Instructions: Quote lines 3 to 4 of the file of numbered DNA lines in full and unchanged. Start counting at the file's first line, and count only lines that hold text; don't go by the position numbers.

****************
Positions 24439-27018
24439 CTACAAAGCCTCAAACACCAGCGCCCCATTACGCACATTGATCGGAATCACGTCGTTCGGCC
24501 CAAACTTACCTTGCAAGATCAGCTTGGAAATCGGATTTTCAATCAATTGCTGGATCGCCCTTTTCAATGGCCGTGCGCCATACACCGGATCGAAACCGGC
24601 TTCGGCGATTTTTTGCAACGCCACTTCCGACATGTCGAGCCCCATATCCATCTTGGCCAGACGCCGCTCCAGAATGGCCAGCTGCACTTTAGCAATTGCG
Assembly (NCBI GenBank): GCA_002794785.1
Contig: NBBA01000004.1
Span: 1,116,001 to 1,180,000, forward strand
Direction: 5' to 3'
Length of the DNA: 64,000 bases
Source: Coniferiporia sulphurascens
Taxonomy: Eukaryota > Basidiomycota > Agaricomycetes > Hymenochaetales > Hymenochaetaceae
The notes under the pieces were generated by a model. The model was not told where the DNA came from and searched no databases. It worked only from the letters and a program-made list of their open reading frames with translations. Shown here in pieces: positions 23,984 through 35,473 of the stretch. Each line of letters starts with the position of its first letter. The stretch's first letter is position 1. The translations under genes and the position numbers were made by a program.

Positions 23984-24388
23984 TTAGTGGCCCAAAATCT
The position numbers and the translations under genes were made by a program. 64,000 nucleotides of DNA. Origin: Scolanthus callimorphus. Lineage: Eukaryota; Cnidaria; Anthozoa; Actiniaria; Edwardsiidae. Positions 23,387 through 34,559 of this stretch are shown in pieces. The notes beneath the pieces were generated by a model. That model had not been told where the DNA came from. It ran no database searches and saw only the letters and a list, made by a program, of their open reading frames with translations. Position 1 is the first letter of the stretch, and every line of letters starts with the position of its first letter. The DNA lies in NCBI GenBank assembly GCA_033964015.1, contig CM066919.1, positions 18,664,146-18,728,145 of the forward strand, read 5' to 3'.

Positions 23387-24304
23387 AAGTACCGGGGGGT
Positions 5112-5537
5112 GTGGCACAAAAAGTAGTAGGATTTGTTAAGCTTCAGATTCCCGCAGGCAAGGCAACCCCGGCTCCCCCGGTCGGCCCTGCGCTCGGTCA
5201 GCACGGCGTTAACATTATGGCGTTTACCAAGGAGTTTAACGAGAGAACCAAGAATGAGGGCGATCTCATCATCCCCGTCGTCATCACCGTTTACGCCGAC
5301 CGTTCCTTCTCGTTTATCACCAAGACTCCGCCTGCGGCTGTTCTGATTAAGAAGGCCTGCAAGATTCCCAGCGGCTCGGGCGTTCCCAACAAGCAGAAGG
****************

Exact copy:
24501 CAAACTTACCTTGCAAGATCAGCTTGGAAATCGGATTTTCAATCAATTGCTGGATCGCCCTTTTCAATGGCCGTGCGCCATACACCGGATCGAAACCGGC
24601 TTCGGCGATTTTTTGCAACGCCACTTCCGACATGTCGAGCCCCATATCCATCTTGGCCAGACGCCGCTCCAGAATGGCCAGCTGCACTTTAGCAATTGCG